Local beats queen Lana Rothnie debuts an all new live band for the launch of her first official single I Always Wonder Why at The Bird this Saturday, September 22. Known for her work with WOMPP (Women of Music Production Perth) and for playing in bands including Cosy, Didions Bible and The Mark Mcglue Band, I Always Wonder Why is premiering on RTRFM on Saturday ahead of the launch. Dedicated to to her friend Seb (1991-2018), she caught up with CALLISTA GOH to talk about it.
Why did you write I Always Wonder Why?
I think I wrote the song to celebrate the world as it is. And I think specifically it was a response to a thing that happened to me in my early 20s, when I was diagnosed with an illness that looked like it might kill me at a younger age. The despair of this time in my life was so much. I just didnʼt know what to do with myself. It took months to work out what was really going on. In the end a doctor ran some of the right tests and worked out this diagnosis was not accurate. I still live with illness, but itʼs different now. I know what’s up. So I wanted to write about being grateful and paying attention to beauty while you can, because it simply isnʼt always so easy. When I was writing it, I started out with a bit of very introspective music. Working on it over time, I realised the song didnʼt need to stay so sombre. So over the course of the song, it like, it moves to a crescendo, ending with a dreamy jam out and bringing the band together at the end with a punchy guitar lick. Iʼm really proud of it.
What does I Always Wonder Why mean to you?
Itʼs a nostalgic thing, kind of a passage back to my childhood. I grew up, up the coast, in Lancelin. Thereʼs no other real way to describe it, I was just a total dreamer. I would just walk around singing, completely lost in thought. And I remember asking our dad lots of questions about the way things are. I think the mystery of growing up, I think that really inspired me.
I recently lost a friend to cancer. The loss has weighed heavy on my friends and I. I think it also impacted me enough to change the meaning of the song. Itʼs no longer a love song, itʼs a song about continuing on.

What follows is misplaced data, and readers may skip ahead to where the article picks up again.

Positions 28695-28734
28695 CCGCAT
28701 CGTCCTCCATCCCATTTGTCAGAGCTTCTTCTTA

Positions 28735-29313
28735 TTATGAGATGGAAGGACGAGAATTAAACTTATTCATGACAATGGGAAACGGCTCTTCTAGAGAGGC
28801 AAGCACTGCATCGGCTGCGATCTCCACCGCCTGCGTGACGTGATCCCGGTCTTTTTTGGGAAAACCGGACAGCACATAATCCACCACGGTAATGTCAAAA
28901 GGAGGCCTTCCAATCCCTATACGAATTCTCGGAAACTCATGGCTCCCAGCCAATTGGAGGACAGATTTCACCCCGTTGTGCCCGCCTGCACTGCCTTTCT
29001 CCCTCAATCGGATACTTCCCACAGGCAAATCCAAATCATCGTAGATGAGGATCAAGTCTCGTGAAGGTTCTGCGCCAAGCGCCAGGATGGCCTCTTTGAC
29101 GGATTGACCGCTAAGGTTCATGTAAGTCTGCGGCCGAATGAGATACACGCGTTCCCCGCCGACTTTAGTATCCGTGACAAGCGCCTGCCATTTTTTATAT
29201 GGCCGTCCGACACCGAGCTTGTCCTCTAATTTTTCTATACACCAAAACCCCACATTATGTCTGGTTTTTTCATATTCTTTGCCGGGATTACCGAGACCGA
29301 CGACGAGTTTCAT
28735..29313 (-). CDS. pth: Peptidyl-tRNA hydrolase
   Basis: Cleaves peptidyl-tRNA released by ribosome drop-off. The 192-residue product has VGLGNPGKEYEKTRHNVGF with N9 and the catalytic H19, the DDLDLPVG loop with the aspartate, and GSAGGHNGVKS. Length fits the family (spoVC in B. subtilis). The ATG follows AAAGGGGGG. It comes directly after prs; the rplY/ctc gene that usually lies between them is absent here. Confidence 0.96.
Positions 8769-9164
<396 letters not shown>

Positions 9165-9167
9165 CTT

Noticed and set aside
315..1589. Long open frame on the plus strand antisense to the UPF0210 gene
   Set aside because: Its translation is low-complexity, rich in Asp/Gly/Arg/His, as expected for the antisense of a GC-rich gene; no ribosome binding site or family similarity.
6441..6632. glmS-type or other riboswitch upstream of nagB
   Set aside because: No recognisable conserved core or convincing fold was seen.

How did the whole process go with writing this song?
I just locked myself in my room and stewed over this song. Then my friend Thomas Freeman got interested in what I was doing with it enough to pull a band together. So now we have our own little quartet. It may become a quintet at some point. Itʼs really wonderful, I respect all of them so much and theyʼre just all amazingly talented musicians. I really love playing in a band and I think a part of that is how much easier real human movement is on stage with a band.
Like I saw FKA Twigs at Laneway and the whole thing was so wonderful it made me well up. One of the things I remember was the freedom of her dancing. She really inspired me to move more. With my band I have managed to go beyond what I had imagined at the start. Learning how to musically converse with each other has been a very enjoyable experience.
The song is quite heavy with a kind of jazz sensibility. Have you done much in jazz before?
Yeah I actually studied it for several years, at WAAPA. The course was a big part of my life for quite a few years. It was like 8 hours of practice a day on top of early morning starts every day, and late night rehearsals. That was the bare minimum. I got through most of it, and Iʼm proud of that. You know being there was great in a lot of ways, but it was strenuous. I learnt a lot from the course, and Iʼm grateful for that.
Whatʼs your plans for the next few months?
After the single’s out Iʼm going to take some down time. That said, Iʼm packed out with gigs all through September and October. Thereʼs some raves on the horizon, and more things with the quartet. In February Iʼm heading to Melbourne to play some gigs. Thereʼs an album in all of this thatʼs going to happen. Next year maybe. Itʼs a long life. Also Iʼll be supporting Nylex at the Bird in October, so psyched about that.